With more than 320 staff employed by Mojo, he says: "Margins are getting tighter in New Zealand. When we opened in 2003, our costs were lower. Wages and rent were lower.
"Even though our costs have doubled, the cost of a coffee hasn't."
A NEW ADVENTURE
It was a thirst for adventure as much as a desire to create an international company which saw Gianoutsos pack up his family and head to Chicago just after Christmas.
Mojo's New Zealand operation is now run by Katie Ellis, and he will return home for board meetings. Mojo also has an investment company to please, after bringing in Marmont Capital two years ago, chaired by former L'Affare co-owner Tony Kerridge.
Marmont invested an undisclosed 30 per cent into Mojo, at a time when Gianoutsos says he wanted to bring in more expertise.
"There was no pressure from them to go to Chicago. This was all about me. We're comfortable - we could go and live in Greece for a year if we liked. But we need to keep growing."
He also wants to spread the risk away from a Wellington-based business. After the November 11 quake that rocked the capital, he says: "We'd be out of business if that quake had been centred in Wellington. That's not the reason why we should go overseas but it is good to spread the risk a bit.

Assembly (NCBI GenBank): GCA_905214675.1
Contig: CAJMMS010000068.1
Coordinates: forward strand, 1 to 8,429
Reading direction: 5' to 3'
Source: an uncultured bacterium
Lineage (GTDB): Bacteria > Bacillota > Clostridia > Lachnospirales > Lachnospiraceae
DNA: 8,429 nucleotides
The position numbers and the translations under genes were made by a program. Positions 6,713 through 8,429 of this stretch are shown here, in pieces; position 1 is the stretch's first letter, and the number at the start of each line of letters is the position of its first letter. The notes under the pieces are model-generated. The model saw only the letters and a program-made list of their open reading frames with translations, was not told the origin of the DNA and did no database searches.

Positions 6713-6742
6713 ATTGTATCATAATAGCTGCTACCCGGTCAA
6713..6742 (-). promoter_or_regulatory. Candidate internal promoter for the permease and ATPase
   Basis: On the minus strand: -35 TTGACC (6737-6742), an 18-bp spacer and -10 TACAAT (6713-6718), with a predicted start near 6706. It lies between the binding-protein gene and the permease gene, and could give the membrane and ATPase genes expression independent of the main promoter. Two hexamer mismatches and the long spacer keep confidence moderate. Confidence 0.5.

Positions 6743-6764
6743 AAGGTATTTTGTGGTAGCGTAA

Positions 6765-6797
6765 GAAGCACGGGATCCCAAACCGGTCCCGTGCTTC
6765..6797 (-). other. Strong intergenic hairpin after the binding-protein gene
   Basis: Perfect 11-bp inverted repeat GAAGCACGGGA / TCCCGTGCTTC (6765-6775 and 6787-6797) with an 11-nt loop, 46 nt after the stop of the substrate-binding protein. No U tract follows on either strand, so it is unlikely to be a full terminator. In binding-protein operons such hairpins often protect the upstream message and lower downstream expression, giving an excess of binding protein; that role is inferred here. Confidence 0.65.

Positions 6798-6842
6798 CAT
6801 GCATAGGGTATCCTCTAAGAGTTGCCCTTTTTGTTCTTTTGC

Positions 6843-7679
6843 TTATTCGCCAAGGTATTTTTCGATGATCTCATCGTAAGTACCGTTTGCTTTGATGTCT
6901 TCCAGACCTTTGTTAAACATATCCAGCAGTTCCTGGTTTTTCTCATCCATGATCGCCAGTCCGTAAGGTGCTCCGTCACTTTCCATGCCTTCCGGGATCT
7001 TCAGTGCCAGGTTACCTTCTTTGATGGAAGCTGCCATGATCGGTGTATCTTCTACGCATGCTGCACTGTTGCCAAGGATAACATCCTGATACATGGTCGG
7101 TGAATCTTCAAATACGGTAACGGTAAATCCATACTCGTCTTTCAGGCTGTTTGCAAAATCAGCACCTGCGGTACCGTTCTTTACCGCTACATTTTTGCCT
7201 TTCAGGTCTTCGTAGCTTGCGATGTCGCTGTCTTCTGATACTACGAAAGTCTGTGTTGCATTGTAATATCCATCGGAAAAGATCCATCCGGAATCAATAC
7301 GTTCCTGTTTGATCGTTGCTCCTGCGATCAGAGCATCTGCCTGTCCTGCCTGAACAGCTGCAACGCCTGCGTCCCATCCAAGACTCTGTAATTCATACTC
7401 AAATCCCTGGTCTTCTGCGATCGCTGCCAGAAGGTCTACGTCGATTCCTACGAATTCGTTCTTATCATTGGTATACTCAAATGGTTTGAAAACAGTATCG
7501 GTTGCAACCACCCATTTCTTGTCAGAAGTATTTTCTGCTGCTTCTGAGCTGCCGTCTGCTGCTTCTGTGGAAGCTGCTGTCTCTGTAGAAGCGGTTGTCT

"New Zealand business being strong gives us the ability to be strong internationally. I want to build a strong international business."
Would he eventually sell – after all, one of two big players in the Chicago craft coffee scene, Intelligentsia, with 20 cafes, sold a majority stake to Peets Coffee last year for NZ$139 million. Shaking his head, Gianoutsos says: "Something I've learned, after travelling around and looking at other businesses, is that you don't set up a business to sell it. This isn't a short term thing for us, but who knows? I see myself doing this for a long, long time."
As a flurry of Mojos have opened up over the past few years there have been comments that Wellington now boasts more Mojos than McDonalds.
Aware that Mojo could be typecast as a mass market coffee chain, he is keen to keep its boutique image, and to continue to promote the brand as a family-run business. "Some of the Mojo owners have been with me for 13 years, and that's one of the most satisfying things about what I do."
But he does reflect on the Kiwi attitude towards success, firing a parting shot.
"Part of our driver is that just because you're bigger doesn't mean you're s.... One thing I'm looking forward to in the US is that they celebrate success really well. We don't do it so well here."
His own secret to success? "No university degree," he laughs. "Seriously, you don't have blinkers. But it's hard work.
"Nothing comes easy. If something comes easy, I wouldn't trust it. It's about perseverance and believing in what you do. It's the same recipe for anything."